Last month, I was happy to successfully pass my VCAP-DCV 6.5 Design exam that has also validated my VCIX-DCV 2019.
The exam was very challenging and tough from my point of view but I would say it was also fair. All the questions were from topics that you can find in the exam blueprint. So you know exactly what you have to study before taking the exam.
But I have to be honest with you, I didn’t pass on my first attempt. The thing is that I rushed to fast to take the exam thinking that I was ready but I wasn’t.
Hello the VMware community. VMware has released yesterday a small but important update to vRA 8.
So what’s new?
Well, in the very first release of vRA 8, it wasn’t possible to upgrade from vRA version 7.x yet. it was just a matter of time before VMware brings up the functionality.
But from now on, you can upgrade your existing vRA 7.5 or 7.6 environment to 8.0.1. VMware also says that a migration is possible which would create a brand new vRA 8 platform and then migrate all the configuration from an existing vRA 7.x environment.
I can imagine that a lot of people was waiting for this feature which is quite important and especially when it comes to a major release of a product. So guys let’s go to our homelabs or test environment and do some upgrades.
VMware also developed a new migration assessment tool to collect “offline” data from your vRA, vRO or external vRO source environment. Then you can upload the collected data during the assessment phase of your new installation.
The new features below are part of vRA 8.0.1 as well:
Blueprint Properties Editor
API enhancements for Networking and Deployments
Extensibility VA and ABX resiliency enhancements
vRO based catalog services now support array/number as inputs parameters
vRealize Automation 8 was released last week and I wanted to share with you how to do the installation of that new version.
Like I stated in a previous blog post, vRA 8 comes in a brand new platform built on a container-based architecture running on Photon OS 2.0.
As you know, no more Windows machines is required but the vRA 8 appliance includes all the services such as Cloud Assembly, Service Broker, Code Stream, and vRealize Orchestrator that leverage the main product.
There are some prerequisites before installing vRA 8. You will have first to deploy the Lifecycle Manager and then the Identity Manager. Know that you can also migrate earlier version of LCM and IDM if you have older version running in your environment. However it is not possible to install each component by deploying their respective OVA files.
That was unexepected and many of you may have not heard about it, but it is here. vRealize Automation 8 was announced at VMworld 2019 US.
vRealize Automation 8 comes with a new and modern platform built on a container-based architecture that offers more scalability and performance than in previous versions.
No more Windows Server machine is required for the installation. Yes, you read right! Administrators and Engineers working on vRA 6 and 7 would be more than happy to hear that, as previous installations were a real pain and especially with vRA 6.
Only one VM can now run all vRA services but the infrastructure can also be extented to support a three nodes configuration if more scaling and high availability is required.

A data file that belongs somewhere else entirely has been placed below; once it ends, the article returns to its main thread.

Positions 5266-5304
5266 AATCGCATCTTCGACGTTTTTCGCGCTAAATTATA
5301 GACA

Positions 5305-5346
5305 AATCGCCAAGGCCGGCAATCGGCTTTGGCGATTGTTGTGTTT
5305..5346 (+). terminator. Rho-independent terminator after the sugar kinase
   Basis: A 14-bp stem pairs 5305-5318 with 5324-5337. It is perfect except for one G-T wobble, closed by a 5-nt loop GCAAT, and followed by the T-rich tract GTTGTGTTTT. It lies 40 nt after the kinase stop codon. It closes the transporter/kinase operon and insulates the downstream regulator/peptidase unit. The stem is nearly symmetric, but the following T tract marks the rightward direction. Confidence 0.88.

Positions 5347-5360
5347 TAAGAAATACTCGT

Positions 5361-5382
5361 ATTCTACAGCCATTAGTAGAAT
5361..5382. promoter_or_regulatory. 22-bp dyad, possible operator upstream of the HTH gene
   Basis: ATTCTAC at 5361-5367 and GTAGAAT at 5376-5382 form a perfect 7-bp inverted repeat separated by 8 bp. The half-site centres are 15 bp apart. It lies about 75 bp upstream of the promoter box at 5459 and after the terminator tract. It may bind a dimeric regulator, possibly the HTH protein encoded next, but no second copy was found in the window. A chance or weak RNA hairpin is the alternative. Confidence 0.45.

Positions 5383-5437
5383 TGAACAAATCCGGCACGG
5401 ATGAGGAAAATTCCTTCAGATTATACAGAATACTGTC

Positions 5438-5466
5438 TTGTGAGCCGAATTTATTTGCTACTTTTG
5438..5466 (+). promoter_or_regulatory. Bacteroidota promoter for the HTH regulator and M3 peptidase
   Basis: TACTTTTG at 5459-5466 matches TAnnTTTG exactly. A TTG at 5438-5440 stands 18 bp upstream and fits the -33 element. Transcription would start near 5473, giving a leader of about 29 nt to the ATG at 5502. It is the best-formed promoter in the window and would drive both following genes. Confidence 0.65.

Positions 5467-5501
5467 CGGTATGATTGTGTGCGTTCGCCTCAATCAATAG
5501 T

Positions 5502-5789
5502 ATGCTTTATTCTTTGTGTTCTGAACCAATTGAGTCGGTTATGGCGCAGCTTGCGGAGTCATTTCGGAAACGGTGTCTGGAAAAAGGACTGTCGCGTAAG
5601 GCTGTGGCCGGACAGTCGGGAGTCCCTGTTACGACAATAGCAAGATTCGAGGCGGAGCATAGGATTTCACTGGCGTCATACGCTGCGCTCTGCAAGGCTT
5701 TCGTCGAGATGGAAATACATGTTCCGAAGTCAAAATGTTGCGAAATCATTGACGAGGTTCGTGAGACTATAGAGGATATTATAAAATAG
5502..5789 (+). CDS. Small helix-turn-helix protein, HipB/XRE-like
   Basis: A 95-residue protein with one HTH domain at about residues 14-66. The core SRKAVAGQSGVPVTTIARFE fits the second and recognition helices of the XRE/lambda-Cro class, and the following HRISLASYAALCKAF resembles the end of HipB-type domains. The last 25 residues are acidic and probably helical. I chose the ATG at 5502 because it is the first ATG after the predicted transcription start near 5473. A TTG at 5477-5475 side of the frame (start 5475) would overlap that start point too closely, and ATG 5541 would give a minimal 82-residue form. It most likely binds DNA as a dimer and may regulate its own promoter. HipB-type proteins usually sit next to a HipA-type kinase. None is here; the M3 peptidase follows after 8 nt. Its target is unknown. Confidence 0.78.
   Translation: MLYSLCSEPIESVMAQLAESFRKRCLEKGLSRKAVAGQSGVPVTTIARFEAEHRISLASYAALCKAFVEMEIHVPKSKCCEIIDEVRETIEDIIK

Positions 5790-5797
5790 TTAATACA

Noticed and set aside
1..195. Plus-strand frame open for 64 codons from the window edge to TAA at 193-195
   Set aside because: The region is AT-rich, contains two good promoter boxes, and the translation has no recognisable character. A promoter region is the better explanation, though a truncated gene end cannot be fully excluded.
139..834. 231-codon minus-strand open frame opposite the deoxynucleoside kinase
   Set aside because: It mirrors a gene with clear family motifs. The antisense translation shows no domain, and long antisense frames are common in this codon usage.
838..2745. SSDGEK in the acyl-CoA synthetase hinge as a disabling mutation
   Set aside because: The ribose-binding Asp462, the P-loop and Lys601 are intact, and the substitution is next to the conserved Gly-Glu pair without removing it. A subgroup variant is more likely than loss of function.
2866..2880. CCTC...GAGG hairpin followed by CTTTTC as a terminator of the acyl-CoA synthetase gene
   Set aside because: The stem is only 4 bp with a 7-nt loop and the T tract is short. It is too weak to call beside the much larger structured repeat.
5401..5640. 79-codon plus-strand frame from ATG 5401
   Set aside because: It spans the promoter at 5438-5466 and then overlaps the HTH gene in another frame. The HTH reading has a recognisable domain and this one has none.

It’s official! VMware and Google Cloud team up to deliver a new Cloud platform to customers.
This new partnership will allow VMware to extend once more its muti-cloud portfolio and run VMware Cloud Fondation into Google Cloud.
So what’s up with that new offering?
Google will leverage on their platform the full VMware stack that include of course vSphere, but also vSAN and NSX-T, and Google Cloud will be in charge of the support. It is worth to mention that this solution is developped by CloudSimple, the same company that brought us VMware on Microsoft Azure.
The new solution will be available in late 2019, no region has been mentioned yet for the launch but my guess is it will be the US as usual.
This is becoming really interesting because if you remember well, VMware first teamed up in 2017 with AWS to reveal the WMware Cloud on AWS offering, then was announced a partnership with IBM and more recently at the last DellTechnology World was revealed the VMware Cloud on Microsoft Azure solution.
Now VMware’s customers have again the opportunity to expand their on premise infrastructure to a hybride cloud with the provider of their choice and take benefit of their public cloud services.
Now the question is, which one will be the best fit for you and your workloads ? 2020 is gonna be for VMware a year full of multi-cloud awesomeness!
The purpose of this operation was to encapsulate existing datastores into VPLEX to take benefit of the synchronous and high availability features of VPLEX Metro between 2 sites.
Unfortunately I got into trouble with an issue that I really didn’t expect and anticipate. This is why I thought important to give you my experience on this and hopefully help anyone planning to do the same. But before going any further, let me give you some info regarding the customer environement and VPLEX.
VPLEX is a virtual storage system that stands between your storage arrays and your hosts. It virtualizes all arrays connected to it and then presents as one storage system your volumes to hosts.
So basically, you attach any compatible storage to VPLEX and then the magic goes, all your hosts will see just one array with the volumes you’d like to present. I won’t go into details on how to configure VPLEX as this is out of scope in this article.
One of the strength of VPLEX is that it’s a great storage system and perhaps the best allowing to have a real active-active infrastructure and migrate VMs easyly between multiple sites. But is good also for migration of multiple storage arrays.